Section 1: Introduction
Section 2: Chemistry and Visualization
Section 3: Fingerprints
Section 4: Automation
Section 5: Interpretation
Section 6: Other Methods
Section 7: Professional Issues
Forensic Fingerprints, the latest in the AdvancedForensic Science Series which grew out of the recommendations from the 2009 NAS Report: Strengthening Forensic Science: A Path Forward, serves as a graduate level text for those studying and teaching fingerprint detection and analysis, and will also prove to be an excellent reference for forensic practitioner libraries and for use in casework.
Coverage includes fingerprint science, friction ridge print examination, AFIS, foot and palm prints, and the professional issues practitioners may encounter. Edited by a world-renowned leading forensic expert, this book is a long overdue solution for the forensic science community.
- Provides basic principles of forensic science and an overview of interpretation and comparative methods
- Contains information on the chemistry of print residue and the visualization of latent prints
- Covers fingerprint science, friction ridge print examination, AFIS, and foot and palm prints
- Includes a section on professional issues, from crime scene to court, lab reports, health and safety, and certification
- Incorporates effective pedagogy, key terms, review questions, discussion questions, and additional reading suggestions
About the Author
Dr. Max M. Houck is an international forensic expert with over 25 years of experience. Houck has experience in the private sector, academia, local government, and worked at the Federal Bureau of Investigation Laboratory Division. He has worked as a forensic anthropologist, a trace evidence analyst, a researcher, and has managed millions of dollars in grants and awards. Most recently, he was the inaugural Director of the Department of Forensic Sciences in Washington, D.C., overseeing 150 employees and managing the forensic science laboratory, the public health laboratory, and crime scene sciences for the nation’s capital. Houck has worked on a number of mass casualty scenes, including the Branch Davidian Investigation and the September 11, 2001 attack on the Pentagon.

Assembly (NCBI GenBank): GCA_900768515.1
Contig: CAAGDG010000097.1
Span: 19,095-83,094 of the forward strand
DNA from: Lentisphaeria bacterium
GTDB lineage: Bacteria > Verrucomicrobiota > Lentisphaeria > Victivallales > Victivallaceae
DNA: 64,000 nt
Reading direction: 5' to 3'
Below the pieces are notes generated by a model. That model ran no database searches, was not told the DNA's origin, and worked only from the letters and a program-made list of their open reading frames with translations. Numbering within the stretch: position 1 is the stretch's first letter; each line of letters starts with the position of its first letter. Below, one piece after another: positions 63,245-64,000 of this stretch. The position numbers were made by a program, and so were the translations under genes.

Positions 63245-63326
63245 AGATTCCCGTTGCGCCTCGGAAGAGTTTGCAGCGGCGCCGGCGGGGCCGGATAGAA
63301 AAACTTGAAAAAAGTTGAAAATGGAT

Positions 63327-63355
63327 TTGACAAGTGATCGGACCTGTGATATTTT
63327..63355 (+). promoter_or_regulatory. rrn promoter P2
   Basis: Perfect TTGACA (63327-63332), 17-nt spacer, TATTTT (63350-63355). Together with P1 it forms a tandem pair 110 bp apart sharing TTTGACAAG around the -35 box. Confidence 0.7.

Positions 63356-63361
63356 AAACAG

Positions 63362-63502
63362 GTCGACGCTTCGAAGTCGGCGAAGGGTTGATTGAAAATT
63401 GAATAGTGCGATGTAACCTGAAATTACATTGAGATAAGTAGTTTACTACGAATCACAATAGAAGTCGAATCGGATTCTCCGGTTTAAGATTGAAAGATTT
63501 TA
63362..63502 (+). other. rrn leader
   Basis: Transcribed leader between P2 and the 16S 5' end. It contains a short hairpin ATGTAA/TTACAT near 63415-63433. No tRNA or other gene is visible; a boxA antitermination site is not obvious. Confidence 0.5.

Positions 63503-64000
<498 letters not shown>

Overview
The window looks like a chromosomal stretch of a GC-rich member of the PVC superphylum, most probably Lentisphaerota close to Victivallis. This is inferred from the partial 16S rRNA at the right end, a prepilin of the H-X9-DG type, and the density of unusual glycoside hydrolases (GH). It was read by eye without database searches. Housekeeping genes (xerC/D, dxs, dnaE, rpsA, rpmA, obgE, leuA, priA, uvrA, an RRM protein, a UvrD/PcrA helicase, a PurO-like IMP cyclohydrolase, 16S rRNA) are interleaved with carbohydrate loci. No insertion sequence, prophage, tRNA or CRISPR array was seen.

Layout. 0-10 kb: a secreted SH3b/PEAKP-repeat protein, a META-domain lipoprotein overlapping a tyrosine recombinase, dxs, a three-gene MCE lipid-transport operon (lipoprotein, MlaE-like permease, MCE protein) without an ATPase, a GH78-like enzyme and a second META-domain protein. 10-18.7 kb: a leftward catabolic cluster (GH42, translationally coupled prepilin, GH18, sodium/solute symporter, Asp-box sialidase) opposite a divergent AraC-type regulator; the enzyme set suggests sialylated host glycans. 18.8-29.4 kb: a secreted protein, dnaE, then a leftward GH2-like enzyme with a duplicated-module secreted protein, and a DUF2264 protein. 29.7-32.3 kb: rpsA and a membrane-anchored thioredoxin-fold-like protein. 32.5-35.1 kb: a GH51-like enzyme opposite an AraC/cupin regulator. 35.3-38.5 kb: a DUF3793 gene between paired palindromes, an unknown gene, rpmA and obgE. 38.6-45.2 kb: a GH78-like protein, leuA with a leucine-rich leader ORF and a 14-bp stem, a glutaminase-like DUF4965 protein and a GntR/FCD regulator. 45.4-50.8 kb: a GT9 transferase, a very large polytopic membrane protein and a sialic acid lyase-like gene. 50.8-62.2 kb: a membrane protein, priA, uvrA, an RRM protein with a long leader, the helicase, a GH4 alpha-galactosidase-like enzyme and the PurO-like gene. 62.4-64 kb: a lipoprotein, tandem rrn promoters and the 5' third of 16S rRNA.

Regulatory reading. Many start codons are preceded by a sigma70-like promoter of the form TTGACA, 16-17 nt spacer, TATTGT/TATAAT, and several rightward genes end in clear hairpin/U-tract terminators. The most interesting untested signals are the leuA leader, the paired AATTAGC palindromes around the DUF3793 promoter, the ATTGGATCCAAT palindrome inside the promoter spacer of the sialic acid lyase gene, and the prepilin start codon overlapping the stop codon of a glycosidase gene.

Widely published, Houck has dozens of peer-reviewed journal articles and is the author and editor of numerous books. He is co-author of the best-selling Fundamentals of Forensic Science, Science of Crime Scenes, and Success with Expert Testimony, among others. He is the editor of the Advanced Forensic Science series of books.
Houck is also founding co-editor of Forensic Science Policy and Management (the official journal of ASCLD), the only journal that addresses the management, policy, and administration of forensic science.
Houck has served on numerous committees, including for the National Academies of Science, NIST, Interpol, The Royal Society, the Director of the FBI, and the White House. He is a popular public speaker and has given presentations at NASA, the Max Planck Institute, an Oxford Roundtable, as well as keynote talks at numerous international conferences. Houck has taught at several universities, including West Virginia University and University of Tampa. His research topics include management, leadership, and policy implications for forensic organizations.
Houck has a Bachelors and Masters degree in anthropology from Michigan State University. He received his Ph.D. in Applied Chemistry Summa Cum Laude from Curtin University in Perth, Australia. He is a Fellow of the Royal Society of Chemistry.